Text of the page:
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A child with Trisomy has a 5% increased risk of getting a cancer called Wilm's Tumor. This is a form of kidney cancer. Our son was diagnosed with nephroblastomatosis when he was 15 months old. This condition is tumors which left untreated would turn into Wilm's tumor. He had multiple tumors on scans, and we were told his kidneys almost looked like Swiss cheese because of all the tumors. 

Receiving approval to begin treatment was a giant weight lifted off our chests. Now came the hard part: the treatment.

The first step was to undergo surgery and have a central line called a port-a-catheter placed. This would be implanted under his skin on his chest and would be accessed with a needle during chemotherapy treatments.

We set surgery date. And then it happened.

Our son had been so healthy, but we were once again headed into the fall and winter months. Our older kids were back in school being exposed to lots of germs. Illness hit our house, and it hit with a vengeance.

We ended up in the ER at 3am one night because our son was needing a large amount of oxygen in addition to his breathing machine he wore at night when he was sick. Normally, the breathing machine was enough, but this illness was proving to be strong. He was struggling. He was coughing. There was so much mucous he was choking and vomiting on it.

We had not yet ventured going to the ER. It was and still is an experience we don't want to have. But, our son was so sick.

We arrived, and they administered breathing treatments. The treatments they chose had an adverse reaction in our son's body, and his heart rate sky rocketed to 220 beats per minute. He needed a lot of oxygen, and he was choking and vomiting.

We were admitted to the hospital.

This was our first real sick stay in the hospital. His lungs were irritated and he was having trouble breathing. Consequently, there was no way he could have surgery to have the central line put in, nor could we give him chemotherapy when his body was trying to fight this infection.

Anesthesia wanted to wait at least four weeks after he was better before doing the surgery. His lungs needed to be at their top performance before going into surgery. We could not risk him getting pneumonia from doing the surgery too soon after such a big illness.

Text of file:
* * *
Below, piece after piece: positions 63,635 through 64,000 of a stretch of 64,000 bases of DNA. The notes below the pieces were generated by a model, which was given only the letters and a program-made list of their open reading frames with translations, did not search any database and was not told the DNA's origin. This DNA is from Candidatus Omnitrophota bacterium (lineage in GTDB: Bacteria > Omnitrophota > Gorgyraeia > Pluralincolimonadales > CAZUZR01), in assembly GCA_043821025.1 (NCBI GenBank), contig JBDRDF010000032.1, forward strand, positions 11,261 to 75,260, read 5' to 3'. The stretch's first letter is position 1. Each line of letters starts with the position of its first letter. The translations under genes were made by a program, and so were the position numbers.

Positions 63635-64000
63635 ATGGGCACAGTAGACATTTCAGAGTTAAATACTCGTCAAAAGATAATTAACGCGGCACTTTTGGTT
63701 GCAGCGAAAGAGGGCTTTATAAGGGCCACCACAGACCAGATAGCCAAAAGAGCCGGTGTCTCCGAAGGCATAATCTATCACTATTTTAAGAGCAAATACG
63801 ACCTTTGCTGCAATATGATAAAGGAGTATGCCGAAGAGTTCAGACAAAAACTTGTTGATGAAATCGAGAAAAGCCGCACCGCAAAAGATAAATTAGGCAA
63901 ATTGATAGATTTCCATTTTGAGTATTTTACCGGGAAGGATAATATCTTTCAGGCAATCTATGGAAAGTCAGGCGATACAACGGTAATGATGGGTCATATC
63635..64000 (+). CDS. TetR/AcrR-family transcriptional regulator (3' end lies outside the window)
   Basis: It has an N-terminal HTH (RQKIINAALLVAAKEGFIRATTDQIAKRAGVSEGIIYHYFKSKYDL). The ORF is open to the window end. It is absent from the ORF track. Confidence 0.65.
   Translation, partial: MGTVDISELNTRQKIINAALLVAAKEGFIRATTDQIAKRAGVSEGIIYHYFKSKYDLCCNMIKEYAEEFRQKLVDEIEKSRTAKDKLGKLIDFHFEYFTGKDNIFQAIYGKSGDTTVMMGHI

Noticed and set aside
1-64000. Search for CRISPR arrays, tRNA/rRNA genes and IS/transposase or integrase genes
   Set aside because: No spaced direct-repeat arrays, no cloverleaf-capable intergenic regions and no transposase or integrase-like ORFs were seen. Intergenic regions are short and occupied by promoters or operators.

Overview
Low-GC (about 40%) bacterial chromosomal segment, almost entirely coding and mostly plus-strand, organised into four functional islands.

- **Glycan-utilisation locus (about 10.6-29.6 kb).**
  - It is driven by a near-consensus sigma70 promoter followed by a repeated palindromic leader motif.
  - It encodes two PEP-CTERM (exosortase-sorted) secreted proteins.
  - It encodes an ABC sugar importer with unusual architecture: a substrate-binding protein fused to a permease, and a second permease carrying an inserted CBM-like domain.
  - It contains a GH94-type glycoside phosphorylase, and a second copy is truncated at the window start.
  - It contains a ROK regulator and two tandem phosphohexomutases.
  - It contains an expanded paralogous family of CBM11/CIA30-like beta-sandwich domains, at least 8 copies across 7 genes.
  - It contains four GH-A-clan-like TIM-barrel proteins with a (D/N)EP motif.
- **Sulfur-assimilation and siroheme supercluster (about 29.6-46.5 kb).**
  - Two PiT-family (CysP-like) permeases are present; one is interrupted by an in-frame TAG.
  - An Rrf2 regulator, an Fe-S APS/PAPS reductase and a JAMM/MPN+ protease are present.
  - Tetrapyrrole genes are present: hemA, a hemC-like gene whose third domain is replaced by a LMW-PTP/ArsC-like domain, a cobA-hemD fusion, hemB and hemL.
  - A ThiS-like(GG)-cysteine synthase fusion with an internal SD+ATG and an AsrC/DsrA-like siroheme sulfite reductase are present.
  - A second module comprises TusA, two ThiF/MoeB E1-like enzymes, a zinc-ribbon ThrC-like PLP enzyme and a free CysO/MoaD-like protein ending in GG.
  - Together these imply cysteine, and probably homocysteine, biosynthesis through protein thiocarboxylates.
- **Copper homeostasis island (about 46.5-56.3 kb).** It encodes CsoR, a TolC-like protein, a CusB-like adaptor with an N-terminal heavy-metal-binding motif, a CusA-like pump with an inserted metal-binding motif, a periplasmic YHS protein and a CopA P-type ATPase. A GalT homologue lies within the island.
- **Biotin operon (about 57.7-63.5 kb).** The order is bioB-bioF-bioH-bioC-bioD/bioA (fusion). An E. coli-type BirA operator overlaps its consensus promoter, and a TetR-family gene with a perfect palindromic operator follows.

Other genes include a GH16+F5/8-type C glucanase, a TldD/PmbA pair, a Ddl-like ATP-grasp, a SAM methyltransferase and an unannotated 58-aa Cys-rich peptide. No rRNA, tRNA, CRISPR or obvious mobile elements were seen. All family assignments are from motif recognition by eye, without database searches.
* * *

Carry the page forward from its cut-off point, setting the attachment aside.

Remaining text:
It was so hard waiting. I felt like each day, the risk of his tumors spreading or turning cancerous increased. 

The only day available for surgery was Halloween. This was going to be the first Halloween we were actually going to dress him up and show him off with his brothers. His first Halloween, he was so sick from colds. We were angry that he would not only miss his first real Halloween celebration, but that we might also miss the opportunity to celebrate with our older boys because of surgery and starting chemotherapy. But, getting our son healthy was the most important, so we took the date.

Surgery was a success, and they discovered that his tumors had doubled in size in the two months since they were first discovered. We checked out of the surgical area and were escorted directly to the infusion center where we were instructed on how to care for our son after he was given his poison.

We had to double wash everything that body fluids came into contact with.

We needed to shower immediately if he vomited on us.

We needed to watch for any signs that he had numbness or tingling.

We needed to make sure he pooped every day because the chemotherapy could cause extreme constipation.

They gave him his first round of chemo, and for the next three days, I watched my sweet baby boy cry, whine, and vomit. 

I just held him, kissed him, and did my best to comfort him.

I reminded him and myself that it was only five months. Just five months. We could do this.

Our son had handled the chemotherapy well, but the central lines did not want to stay where they were supposed to. During our first six weeks, he had ended up in emergency surgery twice…the first on our wedding anniversary, and the second on Thanksgiving.

He had follow up scans done under anesthesia after six weekly treatments. To everyone's surprise, the tumors were almost gone! They had responded so well to chemotherapy!

This wonderful news meant that he was able to move towards the next part of his chemotherapy treatment plan…a higher dose, but less frequently. This meant that he felt sicker after treatment, but it came less frequently. This also meant we were getting there…we were almost done.

His last chemotherapy was really hard on him. Instead of being sick for three days as he had been with all the other treatments, he was sick and vomiting for five. 

But, he was done. His tumors were almost completely gone. The chemotherapy drugs would continue to work in his system.

He did it!

He proved every single doctor wrong that questioned why we would even consider treating a child with Trisomy 18. 

Once again, he proved to be my hero.

Terra Garst

Terra has lived in Omaha her entire life with her husband and four sons. She enjoys being a stay-at-home mom and driver for all her children's events. She is a nurse and uses creativity to get things done! Terra is Nebraska's state chapter chair for Support Organization for Trisomy 18, 13, and related disorders (SOFT) as well as their prenatal outreach contact. She also volunteers for Hope for Trisomy. ...

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